It is fitting that Corpo Celeste’s theme – an adolescent’s tentative arrival in a new town, and introduction to Catholicism – is about beginnings. For this startling, slow-burning observation of an unfamiliar world through the eyes of a pensive child is a work of debuts.
Not only is it Tuscan director Alice Rohrwacher’s first film, but it also features a remarkable debut performance by Yile Vianello as 13 year old protagonist Marta, and Pasqualina Scuncia in the tragicomic role of an underappreciated, furiously devout Sunday school teacher called Santa.
Set in Southern Italy on the coast, what is first striking about the location is how far it defies stereotypes. There are no lapping waves, beautiful people or golden sunshine – Marta simply sees tumbling hills of tower blocks, wastelands of concrete and scrap, and fellow sorrowful souls as she intermittently gazes out at her hostile new homeland throughout the film, and the Italian is mumbled and reflective rather than animatedly fiery.
Marta, though born in this town, grew up in Switzerland, and has just returned with her mother and terrifyingly overbearing 18 year old sister – “you’re uglier than before” she sneers at her younger sibling, who has had a lengthy experience hesitantly trying on bras and inspecting her transforming body in the bathroom. The naturalism of Marta’s haphazard stumble into puberty sometimes makes for uncomfortable viewing, so intimately is it shot; all intentionally awkward, claustrophobic camera angles and stark lighting.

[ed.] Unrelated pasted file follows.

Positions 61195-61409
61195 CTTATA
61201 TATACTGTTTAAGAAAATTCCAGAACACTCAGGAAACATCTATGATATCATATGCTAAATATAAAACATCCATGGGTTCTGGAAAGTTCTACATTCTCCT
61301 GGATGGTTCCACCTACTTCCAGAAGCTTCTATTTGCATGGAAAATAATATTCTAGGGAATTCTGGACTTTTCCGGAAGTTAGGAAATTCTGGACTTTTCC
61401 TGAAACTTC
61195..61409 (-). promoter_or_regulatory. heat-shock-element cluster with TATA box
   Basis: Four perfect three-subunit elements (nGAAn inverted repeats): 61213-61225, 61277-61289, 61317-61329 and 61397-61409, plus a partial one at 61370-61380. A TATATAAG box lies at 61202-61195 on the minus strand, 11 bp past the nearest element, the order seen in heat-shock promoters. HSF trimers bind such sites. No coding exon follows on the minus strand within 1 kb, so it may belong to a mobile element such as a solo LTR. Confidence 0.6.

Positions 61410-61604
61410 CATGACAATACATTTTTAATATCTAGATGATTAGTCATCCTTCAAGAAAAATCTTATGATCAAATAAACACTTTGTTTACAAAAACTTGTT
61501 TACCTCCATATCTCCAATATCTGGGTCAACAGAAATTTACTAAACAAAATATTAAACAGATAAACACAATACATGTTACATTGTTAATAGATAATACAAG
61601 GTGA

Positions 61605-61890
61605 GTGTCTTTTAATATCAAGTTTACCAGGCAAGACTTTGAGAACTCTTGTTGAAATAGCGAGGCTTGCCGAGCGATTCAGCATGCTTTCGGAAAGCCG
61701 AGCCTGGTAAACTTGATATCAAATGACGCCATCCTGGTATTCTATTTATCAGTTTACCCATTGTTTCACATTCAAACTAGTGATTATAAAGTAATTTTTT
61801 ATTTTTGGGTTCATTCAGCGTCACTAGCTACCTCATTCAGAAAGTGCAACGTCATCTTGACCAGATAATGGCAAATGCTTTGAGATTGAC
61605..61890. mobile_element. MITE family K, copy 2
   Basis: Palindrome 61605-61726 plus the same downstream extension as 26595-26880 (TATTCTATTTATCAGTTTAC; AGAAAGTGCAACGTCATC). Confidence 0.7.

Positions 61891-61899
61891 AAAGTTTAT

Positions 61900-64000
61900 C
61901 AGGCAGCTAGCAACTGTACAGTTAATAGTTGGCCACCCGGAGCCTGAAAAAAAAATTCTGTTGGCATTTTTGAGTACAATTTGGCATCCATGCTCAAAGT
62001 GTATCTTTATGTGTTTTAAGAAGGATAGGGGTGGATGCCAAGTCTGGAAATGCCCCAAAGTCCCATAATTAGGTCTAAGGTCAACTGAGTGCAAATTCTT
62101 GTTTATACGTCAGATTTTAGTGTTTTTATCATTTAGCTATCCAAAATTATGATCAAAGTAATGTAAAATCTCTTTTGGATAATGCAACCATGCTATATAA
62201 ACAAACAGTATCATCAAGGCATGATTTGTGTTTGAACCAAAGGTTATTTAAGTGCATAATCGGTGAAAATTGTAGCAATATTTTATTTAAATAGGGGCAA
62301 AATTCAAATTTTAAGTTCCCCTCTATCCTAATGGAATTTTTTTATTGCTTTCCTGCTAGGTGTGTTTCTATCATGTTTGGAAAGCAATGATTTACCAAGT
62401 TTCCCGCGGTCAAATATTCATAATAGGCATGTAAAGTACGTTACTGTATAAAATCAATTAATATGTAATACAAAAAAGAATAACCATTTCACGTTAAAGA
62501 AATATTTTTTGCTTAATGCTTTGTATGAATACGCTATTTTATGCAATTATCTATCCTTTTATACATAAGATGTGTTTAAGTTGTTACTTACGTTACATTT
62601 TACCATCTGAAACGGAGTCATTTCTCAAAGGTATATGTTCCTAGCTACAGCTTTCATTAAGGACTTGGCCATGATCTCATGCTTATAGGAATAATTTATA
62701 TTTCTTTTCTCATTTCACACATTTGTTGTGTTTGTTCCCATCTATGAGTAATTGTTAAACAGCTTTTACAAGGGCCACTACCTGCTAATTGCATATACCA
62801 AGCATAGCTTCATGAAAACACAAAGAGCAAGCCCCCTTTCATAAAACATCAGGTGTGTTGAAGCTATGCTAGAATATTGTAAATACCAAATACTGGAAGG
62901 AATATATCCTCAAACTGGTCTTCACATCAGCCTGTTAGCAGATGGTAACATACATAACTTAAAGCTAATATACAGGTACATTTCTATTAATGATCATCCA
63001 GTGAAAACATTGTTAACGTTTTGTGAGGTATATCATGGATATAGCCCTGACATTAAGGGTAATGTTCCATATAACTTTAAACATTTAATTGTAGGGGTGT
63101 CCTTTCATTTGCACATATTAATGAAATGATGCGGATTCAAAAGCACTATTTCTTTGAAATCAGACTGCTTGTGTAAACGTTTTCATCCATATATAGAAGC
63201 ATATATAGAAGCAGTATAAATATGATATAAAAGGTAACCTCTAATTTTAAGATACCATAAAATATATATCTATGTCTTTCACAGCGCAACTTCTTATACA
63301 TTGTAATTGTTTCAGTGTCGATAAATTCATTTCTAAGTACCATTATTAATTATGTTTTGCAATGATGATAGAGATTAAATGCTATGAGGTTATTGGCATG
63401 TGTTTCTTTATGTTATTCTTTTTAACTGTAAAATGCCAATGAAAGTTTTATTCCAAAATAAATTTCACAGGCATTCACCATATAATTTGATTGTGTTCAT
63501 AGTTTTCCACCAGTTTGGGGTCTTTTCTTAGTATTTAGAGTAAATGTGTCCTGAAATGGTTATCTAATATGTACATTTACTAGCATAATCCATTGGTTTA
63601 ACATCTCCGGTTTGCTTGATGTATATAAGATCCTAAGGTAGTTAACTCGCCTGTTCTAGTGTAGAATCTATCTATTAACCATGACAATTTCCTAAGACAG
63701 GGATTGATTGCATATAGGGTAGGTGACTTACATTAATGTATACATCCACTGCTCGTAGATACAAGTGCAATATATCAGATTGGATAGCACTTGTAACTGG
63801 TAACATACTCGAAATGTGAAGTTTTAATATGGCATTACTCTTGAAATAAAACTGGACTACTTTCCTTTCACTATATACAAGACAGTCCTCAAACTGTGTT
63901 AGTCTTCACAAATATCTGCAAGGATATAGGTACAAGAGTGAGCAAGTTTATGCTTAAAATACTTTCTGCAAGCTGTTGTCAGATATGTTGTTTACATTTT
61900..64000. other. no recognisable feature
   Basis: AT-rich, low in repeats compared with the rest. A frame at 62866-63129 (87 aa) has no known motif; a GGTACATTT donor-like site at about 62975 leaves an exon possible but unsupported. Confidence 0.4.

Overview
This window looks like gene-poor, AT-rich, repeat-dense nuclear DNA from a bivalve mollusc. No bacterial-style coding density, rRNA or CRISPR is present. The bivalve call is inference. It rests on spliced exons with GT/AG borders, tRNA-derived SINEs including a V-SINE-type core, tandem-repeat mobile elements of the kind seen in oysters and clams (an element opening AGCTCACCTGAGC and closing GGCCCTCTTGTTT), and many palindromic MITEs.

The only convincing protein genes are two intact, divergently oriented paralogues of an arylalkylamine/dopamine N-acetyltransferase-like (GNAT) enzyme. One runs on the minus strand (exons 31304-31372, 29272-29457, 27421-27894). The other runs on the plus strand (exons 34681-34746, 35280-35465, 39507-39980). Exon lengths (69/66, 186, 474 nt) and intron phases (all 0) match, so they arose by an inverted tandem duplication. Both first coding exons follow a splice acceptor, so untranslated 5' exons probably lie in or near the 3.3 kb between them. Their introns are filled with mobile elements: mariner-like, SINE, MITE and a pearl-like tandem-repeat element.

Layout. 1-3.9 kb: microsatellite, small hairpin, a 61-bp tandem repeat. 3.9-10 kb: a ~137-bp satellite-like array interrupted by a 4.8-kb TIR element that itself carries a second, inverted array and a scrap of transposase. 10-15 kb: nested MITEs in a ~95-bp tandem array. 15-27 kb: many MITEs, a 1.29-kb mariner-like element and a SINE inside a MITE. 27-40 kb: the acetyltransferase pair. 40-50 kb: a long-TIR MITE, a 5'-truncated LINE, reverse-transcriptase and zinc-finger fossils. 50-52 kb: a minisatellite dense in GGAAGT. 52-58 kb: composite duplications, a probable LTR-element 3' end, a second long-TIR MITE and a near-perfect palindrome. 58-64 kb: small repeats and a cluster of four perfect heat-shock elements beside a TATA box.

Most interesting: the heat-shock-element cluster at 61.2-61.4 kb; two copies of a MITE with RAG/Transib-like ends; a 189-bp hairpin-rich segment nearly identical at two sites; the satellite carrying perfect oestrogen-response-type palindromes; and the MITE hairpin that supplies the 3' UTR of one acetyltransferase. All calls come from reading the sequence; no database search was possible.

Though studiedly devoid of dramatic events, the skeletal plot follows Marta learning the catechism at Confirmation lessons in the local church, with a handful of wonderfully reluctant other teens (one responds to a theatrically delivered monologue about God’s image and the eponymous heavenly body, “corpo celeste”, with “can I go to the bathroom?”). The lessons are taken by the despairing Santa, who provides welcome comic relief with her zeal for hip new 21st century ways of relating kids to the catechism – one of the songs they learn goes “I’m tuning into God/He’s the right frequency”.
Giving the derivative coming-of-age tale a wide berth, Rohrwacher presents Marta’s rebellion through her questioning the Church’s teachings. She finds an alternative view of Jesus as full of angst and anger, and discovers the corruption and career-driven nature of the parish priest, when on a surreal journey with him to collect an old crucifix. These glimpses betray an anticlerical message, favouring personal devotion to organised church structures and hierarchies, but the very human quality of each character prevents the film from being a thinly disguised social indictment.